Water Conflict Pathways and Peacebuilding Strategies

Water Conflict Pathways and Peacebuilding Strategies

Wednesday, August 19, 2020

By: David Michel

No modern states have ever declared war over water. In fact, nations dependent on shared water sources have collaborated far more frequently than they have clashed. Nevertheless, global surveys have counted over forty hostile, militarized international actions over water—from riots to border skirmishes to larger battles—in the first six decades after World War II. This report reviews the pathways that link water resource pressures to conflict risks and describes how peacebuilding strategies such as water diplomacy can help mitigate these risks.

Type: Peaceworks

Economics & Environment

Violent Extremist Disengagement and Reconciliation: A Peacebuilding Approach

Violent Extremist Disengagement and Reconciliation: A Peacebuilding Approach

Wednesday, July 29, 2020

By: Chris Bosley

Existing efforts to disengage people from violent extremism are derived from security imperatives rather than from a peacebuilding ethos. This report—one of a series to be published by USIP’s program on violent extremism—presents a framework through which peacebuilders can foster disengagement from violent extremism and reconciliation between those disengaging and affected communities by examining the individual, social, and structural dynamics involved.

Type: Peaceworks

Violent Extremism

Bourgeois Jihad: Why Young, Middle-Class Afghans Join the Islamic State

Bourgeois Jihad: Why Young, Middle-Class Afghans Join the Islamic State

Monday, June 1, 2020

By: Borhan Osman

Ever since the Islamic State in Khorasan Province emerged in Afghanistan in 2015, policymakers and security forces have regarded it as an “imported” group that can be defeated militarily. This approach, however, fails to take into account the long-standing and complex historical and sociological factors that make the group’s ideology appealing to young, urban Afghan men and women. Based on interviews with current and former members of ISKP, this report documents the push and pull factors prompting a steady stream of young Afghans to join and support ISKP.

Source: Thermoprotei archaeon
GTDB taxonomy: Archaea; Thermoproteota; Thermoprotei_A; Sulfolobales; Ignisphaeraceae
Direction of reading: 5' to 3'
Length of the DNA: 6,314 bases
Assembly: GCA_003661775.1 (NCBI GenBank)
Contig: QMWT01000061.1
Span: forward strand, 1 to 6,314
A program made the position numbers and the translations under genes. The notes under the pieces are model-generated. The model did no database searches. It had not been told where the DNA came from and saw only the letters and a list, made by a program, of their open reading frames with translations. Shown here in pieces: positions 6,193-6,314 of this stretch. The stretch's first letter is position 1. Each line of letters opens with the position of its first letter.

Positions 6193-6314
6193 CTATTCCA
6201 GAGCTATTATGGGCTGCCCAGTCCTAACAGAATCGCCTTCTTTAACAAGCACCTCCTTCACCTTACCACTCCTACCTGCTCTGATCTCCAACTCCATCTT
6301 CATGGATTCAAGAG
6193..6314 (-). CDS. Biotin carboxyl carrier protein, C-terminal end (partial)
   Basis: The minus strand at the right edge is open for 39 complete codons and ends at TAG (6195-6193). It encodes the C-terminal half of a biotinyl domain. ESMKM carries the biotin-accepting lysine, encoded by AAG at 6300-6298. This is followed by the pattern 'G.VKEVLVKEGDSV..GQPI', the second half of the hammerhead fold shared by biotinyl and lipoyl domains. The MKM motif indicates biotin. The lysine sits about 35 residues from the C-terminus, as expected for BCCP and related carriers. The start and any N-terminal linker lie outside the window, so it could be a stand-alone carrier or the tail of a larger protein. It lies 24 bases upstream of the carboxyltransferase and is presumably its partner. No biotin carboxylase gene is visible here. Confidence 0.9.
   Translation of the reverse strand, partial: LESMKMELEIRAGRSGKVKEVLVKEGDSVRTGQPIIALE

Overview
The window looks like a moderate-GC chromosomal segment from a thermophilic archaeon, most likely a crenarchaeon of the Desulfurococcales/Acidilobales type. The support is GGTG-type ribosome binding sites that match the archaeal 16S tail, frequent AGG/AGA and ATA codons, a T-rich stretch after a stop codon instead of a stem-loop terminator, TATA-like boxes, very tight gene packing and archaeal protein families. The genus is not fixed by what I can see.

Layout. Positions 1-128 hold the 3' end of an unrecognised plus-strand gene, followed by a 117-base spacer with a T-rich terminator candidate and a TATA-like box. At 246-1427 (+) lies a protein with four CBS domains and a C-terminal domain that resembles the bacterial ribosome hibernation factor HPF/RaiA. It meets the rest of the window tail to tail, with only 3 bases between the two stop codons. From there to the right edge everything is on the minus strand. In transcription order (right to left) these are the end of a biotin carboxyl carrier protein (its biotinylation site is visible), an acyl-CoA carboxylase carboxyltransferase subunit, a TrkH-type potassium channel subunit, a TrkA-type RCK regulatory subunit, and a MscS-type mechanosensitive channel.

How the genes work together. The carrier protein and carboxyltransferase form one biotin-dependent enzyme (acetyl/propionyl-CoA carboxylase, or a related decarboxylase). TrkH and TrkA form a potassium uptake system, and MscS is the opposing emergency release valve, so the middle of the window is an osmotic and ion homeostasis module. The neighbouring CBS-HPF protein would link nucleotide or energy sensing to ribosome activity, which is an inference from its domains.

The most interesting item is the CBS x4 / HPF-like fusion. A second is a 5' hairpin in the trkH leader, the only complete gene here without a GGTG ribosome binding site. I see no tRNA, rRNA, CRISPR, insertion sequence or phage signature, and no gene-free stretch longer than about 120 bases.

Type: Peaceworks

Violent Extremism

Illicit Drug Trafficking and Use in Libya: Highs and Lows

Illicit Drug Trafficking and Use in Libya: Highs and Lows

Thursday, May 28, 2020

By: Fiona Mangan

This report explores how illicit drug trafficking and drug use in Libya has shaped and been shaped by the country’s ongoing conflict. Drawing on hundreds of interviews and dedicated research, it examines Libya’s pre-2011 illicit economy, delves into the social impact of drugs, and focuses on drug use on the frontlines of Libya’s ongoing conflict, the corrosive impact of drug trafficking and use on the justice and security sector, and how trafficking and organized crime undercut peacebuilding and state consolidation.

Type: Peaceworks

Justice, Security & Rule of Law

Taliban Fragmentation: Fact, Fiction, and Future

Taliban Fragmentation: Fact, Fiction, and Future

Monday, March 23, 2020

By: Andrew Watkins

For years, the U.S. military pursued a "divide and defeat" strategy against the Afghan Taliban, attempting to exploit the supposedly fragmented nature of the group. Drawing on the academic literature on insurgency, civil war, and negotiated peace, this report finds that the Taliban is a far more cohesive organization than a fragmented one. Moreover, Taliban cohesion may bode well for enforcing the terms of its February 29 agreement with the United States, and any eventual settlement arising from intra-Afghan negotiations.

Type: Peaceworks

Peace Processes